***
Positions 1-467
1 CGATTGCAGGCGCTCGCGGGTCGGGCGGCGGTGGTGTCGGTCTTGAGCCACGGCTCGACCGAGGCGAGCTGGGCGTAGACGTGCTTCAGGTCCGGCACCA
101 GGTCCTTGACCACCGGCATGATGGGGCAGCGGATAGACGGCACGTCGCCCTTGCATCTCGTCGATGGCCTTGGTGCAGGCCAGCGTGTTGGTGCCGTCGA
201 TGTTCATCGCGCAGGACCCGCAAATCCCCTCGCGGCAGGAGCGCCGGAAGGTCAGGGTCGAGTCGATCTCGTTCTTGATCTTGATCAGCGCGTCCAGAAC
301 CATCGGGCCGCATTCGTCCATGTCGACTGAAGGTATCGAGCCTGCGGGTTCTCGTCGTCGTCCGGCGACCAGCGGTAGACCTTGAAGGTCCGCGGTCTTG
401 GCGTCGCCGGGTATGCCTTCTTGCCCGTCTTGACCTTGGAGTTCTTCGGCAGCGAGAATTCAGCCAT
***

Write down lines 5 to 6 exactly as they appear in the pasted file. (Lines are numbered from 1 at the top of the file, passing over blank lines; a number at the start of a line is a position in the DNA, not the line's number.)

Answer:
301 CATCGGGCCGCATTCGTCCATGTCGACTGAAGGTATCGAGCCTGCGGGTTCTCGTCGTCGTCCGGCGACCAGCGGTAGACCTTGAAGGTCCGCGGTCTTG
401 GCGTCGCCGGGTATGCCTTCTTGCCCGTCTTGACCTTGGAGTTCTTCGGCAGCGAGAATTCAGCCAT